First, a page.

I try to copy all files from an NTFS to an external drive and want to preserve all permissions and attributes. The external drive has already an NTFS and contains other files.

I've considered using the following tools:

  • ntfsclone does not work since it operates on sector level and would clone the whole FS, thus destroying the old data. If used to create an image file, I can't access the content from a Windows machine.
  • rsync does not preserve all meta data.

An alternative would be to use robocopy inside a running Windows, but I would prefer to copy the files without. (The source partition is used as the system's C:\.)

How can I copy the files?

  • 5
    What exact metadata are you trying to retain here that RSYNC won't retain with the appropriate parameters? Are you referring to music file software type metadata or actual FS permissions, structure, time, owner, etc.? I'm not sure what you've tried already with RSYNC but it would seem that using the correct parameters such as -AXogt for example should retain the FS metadata for the most part. Please explain what you have tried that does not work and what "metadata" you're seeing that is not retained between NTFS partitions. – Pimp Juice IT Jan 24 '16 at 17:33
  • I know the files themselves can be copied exactly byte-for-byte in linux, but is it all the dates like created, modified, accessed that's missing? Or NTFS user/owner & permissions? Is there no way to change these dates & permissions on files after they're copied back to windows NTFS? – Xen2050 Jan 26 '16 at 11:17

There is no way to exactly copy NTFS files, passing through Linux. Even Wine, the Windows-compatibility layer on Linux, works by converting permissions back-and-forth between Linux and Windows, and so is limited to their (rather small) least common denominator.

The only solution I can see is running Windows on Linux inside a virtual machine (or physical).

I believe you have mentioned this possibility in your post and would prefer to avoid it, but I do not see another possibility. Only Windows can exactly copy NTFS files; Linux is only capable of copying NTFS partitions.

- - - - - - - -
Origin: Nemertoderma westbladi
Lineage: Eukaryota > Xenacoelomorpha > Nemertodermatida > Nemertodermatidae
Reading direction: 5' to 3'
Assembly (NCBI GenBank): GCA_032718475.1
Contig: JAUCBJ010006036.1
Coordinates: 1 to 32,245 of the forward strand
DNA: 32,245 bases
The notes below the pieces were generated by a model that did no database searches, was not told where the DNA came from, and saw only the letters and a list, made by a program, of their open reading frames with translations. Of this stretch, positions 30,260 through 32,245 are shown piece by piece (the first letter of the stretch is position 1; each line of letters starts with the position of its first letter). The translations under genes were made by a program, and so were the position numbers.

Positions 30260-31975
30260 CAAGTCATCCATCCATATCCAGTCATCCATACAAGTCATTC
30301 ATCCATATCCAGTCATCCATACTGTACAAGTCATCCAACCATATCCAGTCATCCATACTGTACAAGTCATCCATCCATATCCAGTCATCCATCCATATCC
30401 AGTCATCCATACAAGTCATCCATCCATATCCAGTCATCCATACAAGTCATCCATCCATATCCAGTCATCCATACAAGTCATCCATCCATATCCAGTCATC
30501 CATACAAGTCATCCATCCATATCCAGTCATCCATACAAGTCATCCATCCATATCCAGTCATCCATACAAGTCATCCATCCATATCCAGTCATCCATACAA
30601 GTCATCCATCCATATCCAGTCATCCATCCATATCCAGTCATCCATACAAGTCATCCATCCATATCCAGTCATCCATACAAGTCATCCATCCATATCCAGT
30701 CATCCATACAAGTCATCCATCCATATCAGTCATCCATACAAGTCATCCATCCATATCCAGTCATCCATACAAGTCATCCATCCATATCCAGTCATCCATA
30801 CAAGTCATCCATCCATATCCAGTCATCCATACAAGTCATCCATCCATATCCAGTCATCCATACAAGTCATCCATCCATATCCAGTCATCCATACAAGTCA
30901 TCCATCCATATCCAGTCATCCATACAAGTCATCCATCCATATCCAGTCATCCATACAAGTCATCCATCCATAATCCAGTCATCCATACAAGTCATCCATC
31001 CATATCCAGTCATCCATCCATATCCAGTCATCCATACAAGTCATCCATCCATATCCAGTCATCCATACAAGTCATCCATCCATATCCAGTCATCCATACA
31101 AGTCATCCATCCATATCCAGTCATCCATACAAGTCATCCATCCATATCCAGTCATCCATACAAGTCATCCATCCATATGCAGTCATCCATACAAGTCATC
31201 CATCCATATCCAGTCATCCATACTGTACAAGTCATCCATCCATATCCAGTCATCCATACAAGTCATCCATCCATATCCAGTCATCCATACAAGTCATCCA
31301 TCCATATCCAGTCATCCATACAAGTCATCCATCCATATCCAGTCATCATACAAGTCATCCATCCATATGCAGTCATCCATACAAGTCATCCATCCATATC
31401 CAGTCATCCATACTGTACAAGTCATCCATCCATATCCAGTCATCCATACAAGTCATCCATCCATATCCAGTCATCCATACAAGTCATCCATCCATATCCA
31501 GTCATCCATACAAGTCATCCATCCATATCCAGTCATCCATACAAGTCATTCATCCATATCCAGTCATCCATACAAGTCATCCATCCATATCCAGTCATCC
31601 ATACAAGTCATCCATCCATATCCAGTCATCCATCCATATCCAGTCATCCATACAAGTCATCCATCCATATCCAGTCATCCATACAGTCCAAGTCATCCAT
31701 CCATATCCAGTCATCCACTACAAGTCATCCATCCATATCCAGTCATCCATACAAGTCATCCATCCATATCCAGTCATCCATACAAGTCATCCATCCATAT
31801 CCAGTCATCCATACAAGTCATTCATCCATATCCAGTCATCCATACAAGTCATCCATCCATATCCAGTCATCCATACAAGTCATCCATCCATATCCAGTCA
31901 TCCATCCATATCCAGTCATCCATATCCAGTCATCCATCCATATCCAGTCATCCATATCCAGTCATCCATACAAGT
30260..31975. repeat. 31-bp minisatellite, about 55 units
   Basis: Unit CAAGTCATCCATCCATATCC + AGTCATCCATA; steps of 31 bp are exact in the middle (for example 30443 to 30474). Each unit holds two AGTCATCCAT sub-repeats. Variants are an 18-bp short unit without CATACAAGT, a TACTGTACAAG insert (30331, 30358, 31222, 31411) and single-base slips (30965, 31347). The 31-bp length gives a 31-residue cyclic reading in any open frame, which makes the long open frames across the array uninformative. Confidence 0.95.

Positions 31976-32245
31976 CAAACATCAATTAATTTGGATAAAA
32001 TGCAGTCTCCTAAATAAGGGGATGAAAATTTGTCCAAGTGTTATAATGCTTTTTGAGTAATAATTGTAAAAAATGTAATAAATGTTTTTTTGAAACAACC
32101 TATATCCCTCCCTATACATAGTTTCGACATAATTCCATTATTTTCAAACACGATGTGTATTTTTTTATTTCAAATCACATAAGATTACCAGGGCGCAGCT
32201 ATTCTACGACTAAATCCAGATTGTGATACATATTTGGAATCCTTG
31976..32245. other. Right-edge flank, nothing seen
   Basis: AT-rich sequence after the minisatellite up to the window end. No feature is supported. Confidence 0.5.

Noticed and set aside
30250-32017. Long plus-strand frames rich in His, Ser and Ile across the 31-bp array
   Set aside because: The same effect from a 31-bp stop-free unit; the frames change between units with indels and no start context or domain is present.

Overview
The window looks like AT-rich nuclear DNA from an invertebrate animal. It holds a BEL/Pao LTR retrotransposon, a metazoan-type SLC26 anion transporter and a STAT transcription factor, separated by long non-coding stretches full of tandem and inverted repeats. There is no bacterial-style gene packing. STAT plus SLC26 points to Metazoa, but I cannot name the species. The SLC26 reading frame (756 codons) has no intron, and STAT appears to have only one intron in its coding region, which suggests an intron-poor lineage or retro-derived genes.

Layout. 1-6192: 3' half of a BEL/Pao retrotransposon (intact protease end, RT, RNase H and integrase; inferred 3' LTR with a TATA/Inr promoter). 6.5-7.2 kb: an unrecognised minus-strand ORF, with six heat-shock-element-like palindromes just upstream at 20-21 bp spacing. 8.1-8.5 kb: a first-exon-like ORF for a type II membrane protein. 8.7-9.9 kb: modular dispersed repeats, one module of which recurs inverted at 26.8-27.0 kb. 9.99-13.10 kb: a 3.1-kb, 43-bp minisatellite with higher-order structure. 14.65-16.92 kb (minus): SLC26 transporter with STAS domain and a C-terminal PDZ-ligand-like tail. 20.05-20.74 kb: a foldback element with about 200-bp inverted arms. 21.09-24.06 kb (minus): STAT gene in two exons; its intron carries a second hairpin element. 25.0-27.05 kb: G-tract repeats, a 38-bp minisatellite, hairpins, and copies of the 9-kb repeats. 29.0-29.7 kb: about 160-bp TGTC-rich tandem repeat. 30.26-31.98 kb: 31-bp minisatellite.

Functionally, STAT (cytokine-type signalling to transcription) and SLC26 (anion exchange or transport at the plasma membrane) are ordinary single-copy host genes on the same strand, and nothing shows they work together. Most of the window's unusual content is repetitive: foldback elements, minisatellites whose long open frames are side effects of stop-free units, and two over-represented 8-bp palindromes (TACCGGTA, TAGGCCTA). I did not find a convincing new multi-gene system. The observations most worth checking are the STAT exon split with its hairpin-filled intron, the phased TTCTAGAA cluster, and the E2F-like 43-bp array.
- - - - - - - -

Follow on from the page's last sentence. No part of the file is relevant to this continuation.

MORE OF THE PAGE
This article might help: How to install and run Microsoft Windows for free on Linux, using free virtual machines made available for download by Microsoft.

  • I'm not sure about it, but according to the manpage of ntfs-3g, the option streams_interface=xattr is set by default. If I understand it correctly, this means that NTFS file attributes (including Windows permissions) are mapped to xattr attributes in linux. Since cp -a and rsync -X does copy this attributes, shouldn't it be an exact copy? – JojOatXGME Apr 15 '18 at 11:07
  • @JojOatXGME: The permissions models of Windows and Linux are completely different. Only the most basic attributes have an exact counterpart. – harrymc Apr 15 '18 at 11:25
  • I know. I don't claim that Linux does understand this attributes, but xattr attributes are key-value-paris that doesnt have to be understood by the operating system. ntfs-3g seems to make Windows permissions available as xattr attribute system.ntfs_acl. The same seems to be true for other matadata in NTFS. Since xattr attributes are copied when using rsync -X or cp -a, it might copy the metadata as well. It depends on the concrete limitations of xattr and the implementation of ntfs-3g, but it looks possible to me. – JojOatXGME Apr 15 '18 at 14:51

First thing is, you need to make up your mind if you want to copy files, ...

or you want to make a complete, sector-by-sector, copy of your NTFS partition, including the "old data", the "other files", aswell "all the metadata" you have mention above very broadly.

For the latter, use dd:

dd if=/dev/sda2 of=/mnt/usbdisk/my-ntfs-partition-D.img bs=1M

Have fun.

  • 2
    Well, I've made up my mind, and it's already in the question. I want to copy the files with all associated meta data. This should be possible because source FS as well as destination FS is NTFS, thus having the same capabilities. Using dd would be a poor choice since it does not take FS information into account. If you have an NTFS you should always use ntfsclone for image creation. – Scolytus Apr 1 '14 at 21:46
  • In this case use robocopyor ntfscopy (tzworks.net/prototype_page.php?proto_id=9), but neither of those are available on linux. – Paxsali Apr 1 '14 at 22:09
  • Well, I also mentioned robocopy in my question. So I appreciate your afford, but it's not really an answer to my question. – Scolytus Apr 1 '14 at 22:18

Linux can copy NTFS files contents fine, just not all the modified/created/accessed dates & attributes (I'm assuming that's what you want preserved).

So why don't you just make note of the current dates & attributes (dir should be able to display them), then copy the files in linux, and once you're running Windows again change the dates & attributes back to the originals.

Use a tool in Windows that can change the files, like one of these ones:

Apparently Windows' own File Explorer doesn't even preserve all the file dates properly either. But zip & cygwin's tar commands should save file dates, so using one of those in Windows to create an archive first should work too, then just copy the archive any old way.

If the attributes are super-important, and difficult to copy even in Windows, they should probably be backed up in a text file or database, or made into part of the filename...

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